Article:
Pistachio Cherry Biscotti


My mind is still on Paris.  If anything, I think that last week’s scone adventure only exacerbated my outdoor cafe fixation.  I don’t think that my most recent read helped the situation any: last weekend, a friend loaned me her copy of Parisian Chic: A Style Guide by Ines de la Fressange.  It’s all about Parisian style, and not just clothes!  Ines also discusses home decor, beauty tips (when it comes to make-up, less is more!), and all manner of lesser-known Parisian destinations.  I love it.  I finished the book in two days.  It made me feel terrible for having ever worn a hoodie in public.  (Nonetheless, my Boundary Bay Brewery “Save the Ales” sweatshirt is still one of my most treasured possessions.)  I’m not all about Parisian styles, and I don’t think it’s such a bad thing.

I think that one may do very well to apply Parisian style to other areas of one’s life, such as cooking, relationships and living in general.  Often times, it’s better just to keep things simple.  Don’t over-complicate matters.  Don’t add additional drama for drama’s sake (I’m referring to both social drama and make-up drama- every day doesn’t need to be a wingtip eyeliner day).  Are we really better off with all the bells and whistles?  Will another piece of jewelry really do anything to enhance the way that you and another person interact and relate to each other?  Keep it simple.  You’re friends with your friend because you like each other and enjoy spending time together, right?  So do just that!  Quit making excuses for why you can’t do this or don’t have time to do that.  Make the effort to be a good friend.  You’ll both appreciate it in the long run, and it’s absolutely worth it.

It’s good food for thought, isn’t it?  Pondering what you really enjoy?  For the sake of keeping things simple, I thoroughly enjoy cherries.  One of my friend’s mom and I share a special connection in that we’re both die-hard Cherry Garcia fans.  DSCN1693My love of cherry dishes is trumped almost exclusively by my infatuation with all things pistachio.  I mean it.  Oh, your bakery sells pistachio macarons.  I must make them mine.  It’s even worse with pistachio gelato.  Fortunately (unfortunately?) for me, I very seldom come across these two items, allowing me plenty of time to ponder a decent substitute.  That said, here we are.  In continuing with the espresso-sipping/outdoor cafe theme, biscotti seems like the next logical step.  Not just any biscotti- pistachio cherry biscotti.  What could one enjoy more?

Pistachio Cherry Biscotti

Adapted from The Eat-Clean Diet Cookbook


1 cup all-purpose flour


Pistachios and cherries and coconut extract, oh my!

1 cup whole-wheat flour

1/4 cup turbinado (raw) sugar

2 Tbsp. packed light brown sugar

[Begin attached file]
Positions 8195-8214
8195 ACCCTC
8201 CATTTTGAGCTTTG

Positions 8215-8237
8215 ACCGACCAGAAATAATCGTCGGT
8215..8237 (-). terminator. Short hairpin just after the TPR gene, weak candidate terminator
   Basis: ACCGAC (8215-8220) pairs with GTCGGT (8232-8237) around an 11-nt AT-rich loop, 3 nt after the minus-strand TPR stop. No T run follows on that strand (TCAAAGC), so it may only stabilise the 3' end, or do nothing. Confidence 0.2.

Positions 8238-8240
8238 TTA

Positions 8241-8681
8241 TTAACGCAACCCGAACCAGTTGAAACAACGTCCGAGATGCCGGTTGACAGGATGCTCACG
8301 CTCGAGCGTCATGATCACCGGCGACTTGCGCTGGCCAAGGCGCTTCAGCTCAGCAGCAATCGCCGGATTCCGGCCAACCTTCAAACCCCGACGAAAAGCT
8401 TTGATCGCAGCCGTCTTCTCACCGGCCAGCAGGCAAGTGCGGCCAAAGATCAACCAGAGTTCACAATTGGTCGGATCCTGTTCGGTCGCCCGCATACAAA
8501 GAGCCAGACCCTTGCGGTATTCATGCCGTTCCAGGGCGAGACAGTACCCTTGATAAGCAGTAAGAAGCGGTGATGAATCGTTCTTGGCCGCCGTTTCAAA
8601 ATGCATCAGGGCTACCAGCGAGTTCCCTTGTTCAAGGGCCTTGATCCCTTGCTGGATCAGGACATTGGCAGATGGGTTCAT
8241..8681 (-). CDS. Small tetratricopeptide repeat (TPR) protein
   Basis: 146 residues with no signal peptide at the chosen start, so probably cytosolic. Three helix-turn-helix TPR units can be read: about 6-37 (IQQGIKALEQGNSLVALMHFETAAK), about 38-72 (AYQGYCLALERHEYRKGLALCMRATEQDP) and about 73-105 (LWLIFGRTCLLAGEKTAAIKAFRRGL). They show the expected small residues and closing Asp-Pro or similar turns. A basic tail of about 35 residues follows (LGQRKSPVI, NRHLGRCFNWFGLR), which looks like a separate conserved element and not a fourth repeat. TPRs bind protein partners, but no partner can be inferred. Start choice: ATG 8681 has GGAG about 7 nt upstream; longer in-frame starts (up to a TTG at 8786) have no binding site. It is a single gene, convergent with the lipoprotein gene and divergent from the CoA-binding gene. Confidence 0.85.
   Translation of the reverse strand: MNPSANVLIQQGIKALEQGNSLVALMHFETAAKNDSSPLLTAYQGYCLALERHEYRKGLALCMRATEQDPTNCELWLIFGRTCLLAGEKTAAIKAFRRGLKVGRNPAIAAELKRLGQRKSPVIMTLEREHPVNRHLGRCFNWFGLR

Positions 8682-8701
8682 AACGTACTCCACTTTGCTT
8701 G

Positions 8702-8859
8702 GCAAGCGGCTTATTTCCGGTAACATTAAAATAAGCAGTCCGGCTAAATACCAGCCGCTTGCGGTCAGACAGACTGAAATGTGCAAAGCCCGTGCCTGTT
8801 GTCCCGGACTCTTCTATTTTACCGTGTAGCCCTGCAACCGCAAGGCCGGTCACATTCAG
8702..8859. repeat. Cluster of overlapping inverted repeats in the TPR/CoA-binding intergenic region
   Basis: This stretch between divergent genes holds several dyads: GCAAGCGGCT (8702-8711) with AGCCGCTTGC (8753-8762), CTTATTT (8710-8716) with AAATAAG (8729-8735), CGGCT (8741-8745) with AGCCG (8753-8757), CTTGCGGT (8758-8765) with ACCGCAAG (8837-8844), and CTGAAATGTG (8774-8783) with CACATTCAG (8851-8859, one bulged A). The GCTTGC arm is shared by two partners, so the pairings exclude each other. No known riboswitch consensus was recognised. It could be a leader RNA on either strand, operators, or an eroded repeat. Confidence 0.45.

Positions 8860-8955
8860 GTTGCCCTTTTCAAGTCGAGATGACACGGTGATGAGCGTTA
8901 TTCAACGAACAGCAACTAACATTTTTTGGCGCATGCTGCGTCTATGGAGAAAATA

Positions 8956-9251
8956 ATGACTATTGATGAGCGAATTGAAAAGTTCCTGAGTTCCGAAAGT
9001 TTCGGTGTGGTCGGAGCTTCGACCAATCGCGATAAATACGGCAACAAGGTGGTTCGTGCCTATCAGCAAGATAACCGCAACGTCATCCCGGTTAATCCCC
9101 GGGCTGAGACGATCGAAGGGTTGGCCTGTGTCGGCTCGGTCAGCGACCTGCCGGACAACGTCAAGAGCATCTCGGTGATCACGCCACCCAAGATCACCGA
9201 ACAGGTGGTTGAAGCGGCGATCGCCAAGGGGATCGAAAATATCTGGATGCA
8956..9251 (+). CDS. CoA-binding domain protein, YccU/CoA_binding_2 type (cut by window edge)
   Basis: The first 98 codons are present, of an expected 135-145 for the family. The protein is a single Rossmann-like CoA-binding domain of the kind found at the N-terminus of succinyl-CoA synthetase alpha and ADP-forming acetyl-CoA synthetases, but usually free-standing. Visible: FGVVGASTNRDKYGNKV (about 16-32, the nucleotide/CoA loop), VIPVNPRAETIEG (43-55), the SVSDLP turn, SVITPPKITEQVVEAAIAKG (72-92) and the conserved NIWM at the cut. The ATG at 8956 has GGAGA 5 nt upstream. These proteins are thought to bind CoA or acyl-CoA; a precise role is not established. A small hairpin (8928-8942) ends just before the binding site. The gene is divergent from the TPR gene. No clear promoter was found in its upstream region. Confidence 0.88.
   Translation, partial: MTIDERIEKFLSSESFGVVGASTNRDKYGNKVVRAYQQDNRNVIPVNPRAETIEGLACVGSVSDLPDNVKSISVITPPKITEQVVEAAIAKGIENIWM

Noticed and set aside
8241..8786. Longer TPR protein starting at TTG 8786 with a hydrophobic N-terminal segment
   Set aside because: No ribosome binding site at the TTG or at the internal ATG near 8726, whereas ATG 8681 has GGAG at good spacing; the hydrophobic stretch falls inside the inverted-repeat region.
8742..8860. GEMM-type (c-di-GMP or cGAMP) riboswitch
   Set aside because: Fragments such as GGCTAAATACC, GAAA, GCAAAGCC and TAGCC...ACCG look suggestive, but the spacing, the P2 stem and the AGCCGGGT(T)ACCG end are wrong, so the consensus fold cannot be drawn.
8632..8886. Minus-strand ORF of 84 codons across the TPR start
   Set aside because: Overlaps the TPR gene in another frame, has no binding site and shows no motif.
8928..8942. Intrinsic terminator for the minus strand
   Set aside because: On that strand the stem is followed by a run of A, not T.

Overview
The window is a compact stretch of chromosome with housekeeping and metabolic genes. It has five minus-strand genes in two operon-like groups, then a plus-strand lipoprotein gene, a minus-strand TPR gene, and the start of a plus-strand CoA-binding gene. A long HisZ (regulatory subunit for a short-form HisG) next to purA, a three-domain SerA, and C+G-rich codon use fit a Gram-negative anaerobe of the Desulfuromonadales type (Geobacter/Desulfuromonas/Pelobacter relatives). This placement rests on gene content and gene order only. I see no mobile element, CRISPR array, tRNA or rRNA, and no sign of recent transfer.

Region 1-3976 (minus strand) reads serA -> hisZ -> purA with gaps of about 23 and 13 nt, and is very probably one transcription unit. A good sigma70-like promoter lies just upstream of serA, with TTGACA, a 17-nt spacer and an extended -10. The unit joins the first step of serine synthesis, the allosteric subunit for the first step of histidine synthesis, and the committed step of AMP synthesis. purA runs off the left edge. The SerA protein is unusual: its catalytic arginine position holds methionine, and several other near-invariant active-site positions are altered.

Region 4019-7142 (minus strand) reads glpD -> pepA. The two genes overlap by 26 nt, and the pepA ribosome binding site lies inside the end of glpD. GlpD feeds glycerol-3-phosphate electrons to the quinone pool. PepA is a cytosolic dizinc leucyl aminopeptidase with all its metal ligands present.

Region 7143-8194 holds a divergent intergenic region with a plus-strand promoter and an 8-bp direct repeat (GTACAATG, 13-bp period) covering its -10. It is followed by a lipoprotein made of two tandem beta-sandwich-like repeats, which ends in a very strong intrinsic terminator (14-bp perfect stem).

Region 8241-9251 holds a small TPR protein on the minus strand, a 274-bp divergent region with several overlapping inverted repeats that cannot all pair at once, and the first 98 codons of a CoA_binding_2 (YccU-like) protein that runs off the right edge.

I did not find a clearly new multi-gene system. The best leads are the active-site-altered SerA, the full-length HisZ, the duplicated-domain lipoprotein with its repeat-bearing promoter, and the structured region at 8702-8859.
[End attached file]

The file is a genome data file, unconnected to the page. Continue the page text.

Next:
2 tsp. baking powder

4 Tbs. (1/2 stick) cold butter, cut into 1/2″ cubes

3 egg whites

1 tsp. vanilla extract

1 tsp. coconut extract

1/2 cup pistachios (unsalted)

1/4 cup finely chopped dried cherries


food processor or pastry blender

cookie sheet


cooling rack

serrated knife

To Make the Biscotti:

Preheat the oven to 350F.

Put 1/4 cup of the pistachios in a food processor and blend until they are very finely ground.  Next, add both flours, baking powder, turbinado sugar, and brown sugar.  Run the food processor on low for about 10 seconds, until all of the dry ingredients are well-combined.  Add the butter.  Run the food processor on low for about 7 seconds, then stop and scrape the sides of the container with a spatula.  Run the food processor for about 10 seconds more.  The mixture should resemble a very coarse meal.  Now, add the egg whites, vanilla extract, and coconut extract.  Run the food processor onDSCN1679 low again to combine.  Scrape the sides of the bowl, then run for another ten seconds, until everything is well incorporated.  Finally, add the chopped cherries and remaining 1/4 cup pistachios.  Pulse the processor a few times to get them all good and mixed in.

Turn the mixture out onto the cookie sheet.  Shape the dough into a rectangle, about 1-1/2″ thick, 4″ wide, and 10″ long.  Bake the biscotti loaf until golden brown, about 25 minutes.

DSCN1689Remove the loaf from the oven, but leave the oven on.  Allow the loaf to cool on the rack for 10 minutes before proceeding.

Using a serrated knife, slice the loaf at an angle, creating slices about 1″ thick.  Arrange the slices on the cookie sheet withDSCN1692 one of the sliced sides up.  Return the cut biscotti to the oven, and bake for another 15-20 minutes, turning the biscotti over halfway through.  I like my biscotti a bit less crisp, so I baked them for only 16 minutes.

Store your biscotti in an airtight container.  They will last for about a week.  I recommend serving your biscotti with a cup of warm coffee and a good friend.  Enjoy!


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